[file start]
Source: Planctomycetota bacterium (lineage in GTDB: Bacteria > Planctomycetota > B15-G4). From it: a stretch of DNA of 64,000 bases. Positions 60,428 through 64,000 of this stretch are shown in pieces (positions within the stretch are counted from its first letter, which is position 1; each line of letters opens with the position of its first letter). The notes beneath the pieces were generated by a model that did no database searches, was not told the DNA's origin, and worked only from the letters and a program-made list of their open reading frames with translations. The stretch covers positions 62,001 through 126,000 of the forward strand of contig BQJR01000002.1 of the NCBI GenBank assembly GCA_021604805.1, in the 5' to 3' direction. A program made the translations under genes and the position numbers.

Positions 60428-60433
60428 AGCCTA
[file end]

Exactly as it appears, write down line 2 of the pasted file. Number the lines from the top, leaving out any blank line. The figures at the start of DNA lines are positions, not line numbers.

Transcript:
Positions 60428-60433